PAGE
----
Title: Understanding the Progenitor Systems, Explosion Mechanisms, and Cosmological Utility of Extreme Astrophysical Transients
Speaker: Yen-Chen Pan (NAOJ / ASIAA)
Date: January 14 at 11:10
Location: R521, General Building II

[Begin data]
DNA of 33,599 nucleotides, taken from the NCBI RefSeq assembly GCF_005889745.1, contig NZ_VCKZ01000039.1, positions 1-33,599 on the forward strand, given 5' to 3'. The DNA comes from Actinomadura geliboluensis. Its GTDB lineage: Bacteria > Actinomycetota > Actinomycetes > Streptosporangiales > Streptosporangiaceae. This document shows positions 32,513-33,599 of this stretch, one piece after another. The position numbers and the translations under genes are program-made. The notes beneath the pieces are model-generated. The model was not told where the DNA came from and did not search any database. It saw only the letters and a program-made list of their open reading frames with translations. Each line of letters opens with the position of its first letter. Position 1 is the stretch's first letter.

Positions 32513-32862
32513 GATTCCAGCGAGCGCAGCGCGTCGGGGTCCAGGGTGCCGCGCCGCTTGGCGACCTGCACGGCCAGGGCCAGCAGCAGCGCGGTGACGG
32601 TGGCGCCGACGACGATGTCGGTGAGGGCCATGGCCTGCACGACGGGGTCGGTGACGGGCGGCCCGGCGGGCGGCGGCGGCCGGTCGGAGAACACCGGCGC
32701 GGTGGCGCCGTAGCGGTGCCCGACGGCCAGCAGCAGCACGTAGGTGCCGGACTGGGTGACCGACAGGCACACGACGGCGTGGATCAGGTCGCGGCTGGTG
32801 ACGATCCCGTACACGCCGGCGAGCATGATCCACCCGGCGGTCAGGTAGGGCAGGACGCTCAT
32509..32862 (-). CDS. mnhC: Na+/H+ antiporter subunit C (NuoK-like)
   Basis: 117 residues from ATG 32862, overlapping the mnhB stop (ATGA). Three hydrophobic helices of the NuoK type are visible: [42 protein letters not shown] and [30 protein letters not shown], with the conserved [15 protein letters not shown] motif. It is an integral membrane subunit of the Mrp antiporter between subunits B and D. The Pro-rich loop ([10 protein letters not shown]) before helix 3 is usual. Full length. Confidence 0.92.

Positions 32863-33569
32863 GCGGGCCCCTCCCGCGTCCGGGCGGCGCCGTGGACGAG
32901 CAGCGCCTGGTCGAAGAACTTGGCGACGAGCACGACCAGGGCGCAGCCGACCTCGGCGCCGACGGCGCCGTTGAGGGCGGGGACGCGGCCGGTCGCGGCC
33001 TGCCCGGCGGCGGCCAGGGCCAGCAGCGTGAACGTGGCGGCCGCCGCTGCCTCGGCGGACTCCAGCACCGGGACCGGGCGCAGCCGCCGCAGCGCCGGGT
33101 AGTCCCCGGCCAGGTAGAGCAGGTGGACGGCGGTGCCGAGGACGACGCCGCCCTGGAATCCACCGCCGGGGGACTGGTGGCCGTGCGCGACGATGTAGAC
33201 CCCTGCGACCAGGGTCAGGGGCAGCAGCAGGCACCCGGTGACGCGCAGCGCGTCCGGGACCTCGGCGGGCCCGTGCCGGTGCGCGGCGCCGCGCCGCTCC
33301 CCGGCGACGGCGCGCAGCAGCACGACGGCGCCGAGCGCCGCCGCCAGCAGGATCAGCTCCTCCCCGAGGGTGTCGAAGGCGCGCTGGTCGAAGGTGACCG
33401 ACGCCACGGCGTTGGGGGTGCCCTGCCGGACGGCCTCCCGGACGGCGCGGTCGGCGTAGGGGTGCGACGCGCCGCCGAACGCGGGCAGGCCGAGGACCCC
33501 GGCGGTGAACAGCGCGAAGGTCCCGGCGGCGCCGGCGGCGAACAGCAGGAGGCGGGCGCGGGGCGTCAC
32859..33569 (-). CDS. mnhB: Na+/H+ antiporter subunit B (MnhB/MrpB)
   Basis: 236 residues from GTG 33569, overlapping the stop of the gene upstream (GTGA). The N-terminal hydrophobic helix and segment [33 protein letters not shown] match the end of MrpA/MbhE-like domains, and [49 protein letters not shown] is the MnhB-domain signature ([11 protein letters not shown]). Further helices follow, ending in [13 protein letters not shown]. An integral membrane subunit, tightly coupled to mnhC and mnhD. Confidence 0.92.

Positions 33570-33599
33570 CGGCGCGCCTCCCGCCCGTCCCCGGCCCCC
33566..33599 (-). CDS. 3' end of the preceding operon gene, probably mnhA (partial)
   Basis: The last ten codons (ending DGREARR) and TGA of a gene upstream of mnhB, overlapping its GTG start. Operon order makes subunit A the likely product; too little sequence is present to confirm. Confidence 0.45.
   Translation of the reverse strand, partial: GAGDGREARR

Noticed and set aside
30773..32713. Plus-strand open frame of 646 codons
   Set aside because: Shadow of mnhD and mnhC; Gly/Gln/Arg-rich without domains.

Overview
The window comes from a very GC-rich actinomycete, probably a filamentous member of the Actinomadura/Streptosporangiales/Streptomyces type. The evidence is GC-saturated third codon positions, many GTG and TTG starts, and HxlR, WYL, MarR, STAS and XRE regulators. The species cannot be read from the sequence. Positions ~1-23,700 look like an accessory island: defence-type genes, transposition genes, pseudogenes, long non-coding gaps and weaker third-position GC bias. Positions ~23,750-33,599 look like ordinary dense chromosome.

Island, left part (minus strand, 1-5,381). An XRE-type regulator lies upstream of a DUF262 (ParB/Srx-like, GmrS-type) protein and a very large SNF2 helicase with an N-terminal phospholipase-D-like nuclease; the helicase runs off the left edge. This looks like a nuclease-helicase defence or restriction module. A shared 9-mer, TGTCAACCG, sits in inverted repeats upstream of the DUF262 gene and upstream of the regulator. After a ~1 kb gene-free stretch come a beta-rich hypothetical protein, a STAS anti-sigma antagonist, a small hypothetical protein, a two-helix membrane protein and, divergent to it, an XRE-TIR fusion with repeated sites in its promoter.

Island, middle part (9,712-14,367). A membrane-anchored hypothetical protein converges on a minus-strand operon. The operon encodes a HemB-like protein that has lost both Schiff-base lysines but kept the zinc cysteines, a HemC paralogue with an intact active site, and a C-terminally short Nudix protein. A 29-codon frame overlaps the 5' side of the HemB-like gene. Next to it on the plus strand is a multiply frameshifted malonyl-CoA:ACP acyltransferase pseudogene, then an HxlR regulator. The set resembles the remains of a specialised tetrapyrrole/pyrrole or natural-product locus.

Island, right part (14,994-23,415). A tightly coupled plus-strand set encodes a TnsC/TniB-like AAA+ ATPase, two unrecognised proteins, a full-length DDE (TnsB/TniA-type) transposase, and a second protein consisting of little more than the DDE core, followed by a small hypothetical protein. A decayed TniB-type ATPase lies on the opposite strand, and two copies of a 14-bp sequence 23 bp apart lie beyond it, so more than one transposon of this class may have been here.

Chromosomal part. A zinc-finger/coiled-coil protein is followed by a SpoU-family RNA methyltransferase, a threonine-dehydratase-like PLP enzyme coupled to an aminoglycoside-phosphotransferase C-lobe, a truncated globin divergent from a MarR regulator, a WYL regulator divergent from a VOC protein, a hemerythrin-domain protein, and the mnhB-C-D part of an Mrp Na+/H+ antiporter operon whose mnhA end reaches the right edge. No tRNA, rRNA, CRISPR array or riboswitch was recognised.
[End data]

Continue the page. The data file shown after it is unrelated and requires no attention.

The next decade will be the golden age of transient astronomy. Astrophysical transients affect almost every aspect of astronomy, from stellar evolution to galaxy formation, gravitational waves, and cosmology. In this talk, I will focus on extremely powerful transients such as type Ia supernovae (SNe Ia), superluminous supernovae (SLSNe), and kilonovae (KNe). SNe Ia are exceptional stellar explosions and remarkable standardizable candles that are routinely used to measure the cosmic expansion. However, the nature of their progenitors remains a mystery. I will present how we can better understand their progenitor systems and explosion mechanisms via spectroscopic and host-galaxy studies, and how they can be used to further improve the precision of distance measurement. SLSNe are even more powerful explosions than SNe Ia. Being ~10 times brighter than SNe Ia, they could be promising distance indicators at more distant universe. I will discuss their unique host environments and the connection to their progenitor properties. Finally, I will talk about my involvement in the current gravitational-wave astronomy and the discovery of first KN, as well as the future large surveys such as YSE, PFS, and LSST, and how they will revolutionize our current understanding of the transient sky.